Arsenic Poison

Arsenic is a poisonous substance, that is a natural element that behaves like a metal. It can be released from certain human activities and naturally from the earth's crust. It's present in many different minerals and can be released by industrial processes or volcanic activity. Arsenic doesn't have an LD50. The Lethal Dose for humans ranges from 100 to 300 milligrams of inorganic arsenic.
Some symptoms of arsenic poisoning are abdominal pain, destruction of the red blood cells, shock and death quickly.
The detection of arsenic poisoning can come from blood testing, urine testing, and fingernail testing.
Arsenic was first identified by Albertus Magnus, 1250. Arsenic occurs free in nature, but is most often found in the minerals arsenopyrite, regular and orpiment. Today they are used to make rat poison and insecticides. In Europe from the time of the Roman Empire through the middle ages and the Renaissance, arsenic was the king of poisons. Dioscorides, a Greek physician in the court of the Roman Emperor, described arsenic as a poison in the first century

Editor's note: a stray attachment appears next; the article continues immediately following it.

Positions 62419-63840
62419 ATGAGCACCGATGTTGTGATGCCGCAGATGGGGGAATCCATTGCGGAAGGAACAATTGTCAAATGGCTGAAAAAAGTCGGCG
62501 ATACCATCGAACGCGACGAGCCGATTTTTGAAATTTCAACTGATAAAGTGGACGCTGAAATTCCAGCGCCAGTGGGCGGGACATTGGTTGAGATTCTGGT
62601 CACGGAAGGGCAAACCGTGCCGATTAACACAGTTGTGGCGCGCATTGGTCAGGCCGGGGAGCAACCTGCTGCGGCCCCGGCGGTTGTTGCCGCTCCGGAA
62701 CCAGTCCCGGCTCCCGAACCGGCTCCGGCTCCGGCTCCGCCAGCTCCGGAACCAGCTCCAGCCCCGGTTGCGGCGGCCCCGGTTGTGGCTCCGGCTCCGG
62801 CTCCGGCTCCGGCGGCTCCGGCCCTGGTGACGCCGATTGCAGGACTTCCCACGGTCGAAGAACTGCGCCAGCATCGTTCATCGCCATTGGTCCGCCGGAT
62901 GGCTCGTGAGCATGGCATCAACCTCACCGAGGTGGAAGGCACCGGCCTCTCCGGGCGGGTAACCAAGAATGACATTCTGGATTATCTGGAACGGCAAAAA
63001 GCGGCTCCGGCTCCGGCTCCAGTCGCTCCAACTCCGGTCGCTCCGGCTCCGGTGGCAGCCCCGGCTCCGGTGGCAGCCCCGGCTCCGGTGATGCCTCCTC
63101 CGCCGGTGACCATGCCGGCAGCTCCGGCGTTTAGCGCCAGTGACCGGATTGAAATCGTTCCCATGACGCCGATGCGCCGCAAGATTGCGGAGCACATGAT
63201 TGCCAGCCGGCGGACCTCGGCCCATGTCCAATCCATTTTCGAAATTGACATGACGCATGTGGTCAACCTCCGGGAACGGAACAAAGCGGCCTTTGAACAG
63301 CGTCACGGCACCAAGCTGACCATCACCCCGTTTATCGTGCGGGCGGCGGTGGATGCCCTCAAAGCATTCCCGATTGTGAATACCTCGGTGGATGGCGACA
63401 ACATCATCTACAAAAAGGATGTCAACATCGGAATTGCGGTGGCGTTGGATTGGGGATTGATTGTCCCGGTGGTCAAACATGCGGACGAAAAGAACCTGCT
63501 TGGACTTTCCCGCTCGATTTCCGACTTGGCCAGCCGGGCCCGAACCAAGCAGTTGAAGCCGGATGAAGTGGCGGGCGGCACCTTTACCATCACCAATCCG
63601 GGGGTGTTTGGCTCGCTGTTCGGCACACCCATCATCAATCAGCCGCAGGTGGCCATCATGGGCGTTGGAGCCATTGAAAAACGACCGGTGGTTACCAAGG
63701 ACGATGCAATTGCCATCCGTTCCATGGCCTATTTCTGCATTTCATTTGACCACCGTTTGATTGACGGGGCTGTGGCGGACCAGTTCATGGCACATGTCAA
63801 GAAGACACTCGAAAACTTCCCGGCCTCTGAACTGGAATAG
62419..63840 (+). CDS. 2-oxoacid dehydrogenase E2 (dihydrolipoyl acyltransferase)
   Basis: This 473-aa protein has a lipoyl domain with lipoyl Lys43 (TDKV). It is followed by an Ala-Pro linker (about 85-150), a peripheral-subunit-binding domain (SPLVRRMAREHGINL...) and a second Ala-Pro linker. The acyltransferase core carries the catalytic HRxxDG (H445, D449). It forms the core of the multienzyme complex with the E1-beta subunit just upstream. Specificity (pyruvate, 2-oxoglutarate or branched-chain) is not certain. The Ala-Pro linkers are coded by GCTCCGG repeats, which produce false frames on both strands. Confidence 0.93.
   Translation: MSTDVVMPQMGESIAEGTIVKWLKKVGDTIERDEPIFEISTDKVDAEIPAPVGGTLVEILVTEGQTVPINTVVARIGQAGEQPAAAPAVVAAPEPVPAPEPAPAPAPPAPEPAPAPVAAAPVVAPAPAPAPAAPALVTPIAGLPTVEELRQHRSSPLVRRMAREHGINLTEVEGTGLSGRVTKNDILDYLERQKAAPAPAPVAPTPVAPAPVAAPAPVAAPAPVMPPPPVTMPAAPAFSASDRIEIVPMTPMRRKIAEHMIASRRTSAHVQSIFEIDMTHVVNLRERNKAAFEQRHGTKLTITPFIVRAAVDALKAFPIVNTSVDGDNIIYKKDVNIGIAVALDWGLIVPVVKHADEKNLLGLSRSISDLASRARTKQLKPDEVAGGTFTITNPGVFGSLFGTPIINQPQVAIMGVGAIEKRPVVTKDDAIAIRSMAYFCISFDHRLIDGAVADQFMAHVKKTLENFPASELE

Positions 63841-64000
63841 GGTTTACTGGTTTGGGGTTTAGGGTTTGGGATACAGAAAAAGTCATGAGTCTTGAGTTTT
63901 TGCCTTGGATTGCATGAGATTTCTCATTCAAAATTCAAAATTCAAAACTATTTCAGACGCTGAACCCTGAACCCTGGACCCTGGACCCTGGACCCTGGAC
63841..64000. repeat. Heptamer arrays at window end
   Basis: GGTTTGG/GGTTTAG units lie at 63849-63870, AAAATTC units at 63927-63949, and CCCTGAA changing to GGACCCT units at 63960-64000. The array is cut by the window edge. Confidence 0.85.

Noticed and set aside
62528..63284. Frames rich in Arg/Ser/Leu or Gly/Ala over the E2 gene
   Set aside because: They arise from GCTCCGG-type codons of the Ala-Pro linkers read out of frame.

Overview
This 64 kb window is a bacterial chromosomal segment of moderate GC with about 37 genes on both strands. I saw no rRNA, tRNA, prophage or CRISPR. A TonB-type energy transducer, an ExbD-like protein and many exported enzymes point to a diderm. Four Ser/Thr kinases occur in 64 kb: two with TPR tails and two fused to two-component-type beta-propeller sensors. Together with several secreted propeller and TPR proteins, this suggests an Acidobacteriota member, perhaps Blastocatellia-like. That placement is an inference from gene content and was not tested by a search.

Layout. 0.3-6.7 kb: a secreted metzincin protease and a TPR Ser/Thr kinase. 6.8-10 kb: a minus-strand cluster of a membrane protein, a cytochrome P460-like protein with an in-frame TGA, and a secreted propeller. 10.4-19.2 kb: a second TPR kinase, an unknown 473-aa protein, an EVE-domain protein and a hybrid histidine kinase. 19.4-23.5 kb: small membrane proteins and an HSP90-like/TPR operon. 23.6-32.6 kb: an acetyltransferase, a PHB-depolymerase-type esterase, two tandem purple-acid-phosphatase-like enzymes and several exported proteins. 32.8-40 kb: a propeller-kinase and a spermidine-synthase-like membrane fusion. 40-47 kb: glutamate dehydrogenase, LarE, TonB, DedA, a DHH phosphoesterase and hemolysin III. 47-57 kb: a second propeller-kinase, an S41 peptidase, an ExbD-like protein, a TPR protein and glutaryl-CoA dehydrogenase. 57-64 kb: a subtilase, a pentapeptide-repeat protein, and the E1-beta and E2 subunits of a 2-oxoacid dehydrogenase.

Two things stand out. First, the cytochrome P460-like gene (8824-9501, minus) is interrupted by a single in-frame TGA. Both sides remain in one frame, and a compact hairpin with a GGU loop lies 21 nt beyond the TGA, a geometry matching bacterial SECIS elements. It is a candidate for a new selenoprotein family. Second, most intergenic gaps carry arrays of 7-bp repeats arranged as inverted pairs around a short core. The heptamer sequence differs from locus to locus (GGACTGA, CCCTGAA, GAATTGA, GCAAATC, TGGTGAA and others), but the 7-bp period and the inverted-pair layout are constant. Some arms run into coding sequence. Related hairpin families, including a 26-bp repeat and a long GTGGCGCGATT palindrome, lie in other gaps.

Arsenic exposure and arsine gas exposure can quickly result and death and there are only a few ways to save the patients life. Hemodialysis can remove arsenic from the bloodstream, and blood transfusions may help. Chelation therapy may also help, but is not available in the U.S.

Patchy skin hyperpigmentation, and other skin lesions are common effects of heavy chronic exposure. Arsenic can cause lung and skin cancers and may cause other cancers.The association between chronic arsenic exposure and cancer is strongest for skin, lung, and bladder cancer. Liver, kidney, and other cancers have limited strength of association


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